BY VINCENT ABBATECOLA
The Rockland County Legislature met on Tuesday, July 10 at the Allison-Parrish building in New City, where they discussed issues regarding Rockland Community College’s budget, final plans for Summit Park Nursing Home, and special education for East Ramapo students.
First, the legislature discussed Rockland Community College’s budget for 2012-2013. During the discussion, RCC President Cliff Wood explained a proposed spending plan which would increase the county’s share in the budget by 1.87 percent, increasing it from $16,075,567 to $16,375,567.
The college’s expenses are predicted to jump from $65,158,660 to $66,935,826 for Sept. 1, 2012 to Aug. 31, 2013. RCC’s budget includes funds for the Retired Senior Volunteer Program.
Next, the Legislature came to a 15-1 consensus to give County Executive C. Scott Vanderhoef authorization to formulate a plan for final arrangements of Summit Park Nursing Home by Dec. 31.
Legislator John Murphy, R-Orangeburg, listed a few of Rockland’s options for the facility, which included aiding patients who are receiving care in New Jersey and require the use of machines such as ventilators to stay alive. Murphy iterated that the state has shown an interest in the patients, many of whom are New York residents, in order to keep Medicaid dollars close to home.
Finally, there was discussion on a new special education bill. Rockland County Legislator Nancy Low-Hogan explained the bill’s content, which states that when placing a child in a special education class, the school district must take into consideration any differences in educational impact between a school’s environment and the child’s home environment and family background.
For example, if a child has a difference in his or her family background which the child is unable to overcome and consequently can’t attend a public school, public funds may be used to send the child to a private school.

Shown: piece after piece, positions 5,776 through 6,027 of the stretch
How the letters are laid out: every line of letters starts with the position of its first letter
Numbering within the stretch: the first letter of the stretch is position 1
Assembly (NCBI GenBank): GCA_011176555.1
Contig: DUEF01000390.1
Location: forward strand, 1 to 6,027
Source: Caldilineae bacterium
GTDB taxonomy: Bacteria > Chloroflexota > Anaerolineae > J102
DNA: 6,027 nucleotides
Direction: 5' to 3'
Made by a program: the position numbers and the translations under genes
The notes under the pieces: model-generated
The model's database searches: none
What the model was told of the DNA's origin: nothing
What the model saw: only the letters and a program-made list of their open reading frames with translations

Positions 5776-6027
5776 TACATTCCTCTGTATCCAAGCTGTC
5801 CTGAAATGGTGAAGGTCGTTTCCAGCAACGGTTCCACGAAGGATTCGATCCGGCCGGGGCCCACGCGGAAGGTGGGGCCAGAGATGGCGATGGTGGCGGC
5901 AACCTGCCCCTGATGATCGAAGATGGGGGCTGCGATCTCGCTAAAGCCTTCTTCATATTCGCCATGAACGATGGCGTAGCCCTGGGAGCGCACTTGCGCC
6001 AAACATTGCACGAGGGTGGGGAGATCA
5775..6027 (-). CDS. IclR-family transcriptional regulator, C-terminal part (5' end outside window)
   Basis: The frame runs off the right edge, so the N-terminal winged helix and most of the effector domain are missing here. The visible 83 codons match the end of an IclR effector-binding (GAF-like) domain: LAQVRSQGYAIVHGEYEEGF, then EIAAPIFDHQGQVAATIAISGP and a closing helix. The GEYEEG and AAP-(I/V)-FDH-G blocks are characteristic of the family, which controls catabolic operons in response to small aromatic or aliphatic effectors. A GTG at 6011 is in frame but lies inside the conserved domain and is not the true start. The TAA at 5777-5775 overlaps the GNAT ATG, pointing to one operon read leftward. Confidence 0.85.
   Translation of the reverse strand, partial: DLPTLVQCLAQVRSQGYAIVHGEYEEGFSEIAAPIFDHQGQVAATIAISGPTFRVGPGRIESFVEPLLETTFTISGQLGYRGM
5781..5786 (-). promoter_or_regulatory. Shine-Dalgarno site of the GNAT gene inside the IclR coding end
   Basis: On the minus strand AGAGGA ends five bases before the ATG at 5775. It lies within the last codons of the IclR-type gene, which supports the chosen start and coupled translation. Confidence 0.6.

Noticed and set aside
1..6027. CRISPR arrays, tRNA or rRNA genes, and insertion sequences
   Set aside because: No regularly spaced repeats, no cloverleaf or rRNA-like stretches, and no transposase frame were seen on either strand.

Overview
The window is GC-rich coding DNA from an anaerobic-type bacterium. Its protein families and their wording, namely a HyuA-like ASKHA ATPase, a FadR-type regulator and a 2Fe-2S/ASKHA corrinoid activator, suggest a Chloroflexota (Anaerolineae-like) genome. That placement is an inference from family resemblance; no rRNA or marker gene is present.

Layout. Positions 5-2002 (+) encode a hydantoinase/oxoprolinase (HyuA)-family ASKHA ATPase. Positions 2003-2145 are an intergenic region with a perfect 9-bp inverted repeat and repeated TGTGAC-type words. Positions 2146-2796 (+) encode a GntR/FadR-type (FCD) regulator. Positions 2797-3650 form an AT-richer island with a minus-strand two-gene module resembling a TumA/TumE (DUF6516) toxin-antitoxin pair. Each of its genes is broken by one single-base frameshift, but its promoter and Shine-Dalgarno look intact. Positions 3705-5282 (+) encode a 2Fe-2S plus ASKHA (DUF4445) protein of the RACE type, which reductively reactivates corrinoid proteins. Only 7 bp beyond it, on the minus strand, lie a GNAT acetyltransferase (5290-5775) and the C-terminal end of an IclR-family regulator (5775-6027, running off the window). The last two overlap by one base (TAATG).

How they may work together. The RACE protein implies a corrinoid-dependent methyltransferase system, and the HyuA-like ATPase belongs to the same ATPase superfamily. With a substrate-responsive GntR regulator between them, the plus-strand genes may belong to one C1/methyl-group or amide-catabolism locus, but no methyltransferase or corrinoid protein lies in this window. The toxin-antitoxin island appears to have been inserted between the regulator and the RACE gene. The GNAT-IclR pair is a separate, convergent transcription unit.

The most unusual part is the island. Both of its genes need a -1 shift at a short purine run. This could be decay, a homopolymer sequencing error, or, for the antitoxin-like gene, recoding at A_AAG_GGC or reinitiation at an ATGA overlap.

As one of the hot-button topics of the night, Low-Hogan strongly voiced her opinion on the state of New York’s schools. Judging by the applause in response to her comments, it was an issue which the attendees felt strongly about as well.
Low-Hogan explained that the bill addresses a “very serious and important” matter and is an “issue of fairness,” but raised questions regarding publically-funded religious education.
“In my view, if you want to go to a private school, whether you’re wealthy and you want your child to go to a private school or you are Catholic and want your child to go to a Catholic school or you are Jewish and you want your child to go to a Jewish school, that should not be paid for by public funds,” she said.
“The reason we have public schools is so that everybody can get the same quality of care and education,” said Low-Hogan. “It’s very important that Governor Cuomo understands that this is a fairness issue, and that the New York State Association of Superintendants is against this.”
Many critics of the bill have said it will transfer taxpayer to the Hasidic community.
In addition to problems with their special education program, the East Ramapo School District has recently tackled serious financial concerns. Before the meeting, these problems had been highlighted when members of the East Ramapo Marching Band assembled to thank the legislature and present an honorary mug to commemorate the assistance given to by the legislature to the band.
The laying off of band director Michael Smith highlights these budgetary issues. Smith, who led the band through many competitions and national awards, was let go after almost 30 years. He is one of more than 90 teachers who were laid off at the end of the school year.
During his time in Ramapo, Smith expanded the band from fifteen to more than a hundred members. However, he has recently been hired to lead Nyack High School’s marching, concert and jazz bands.
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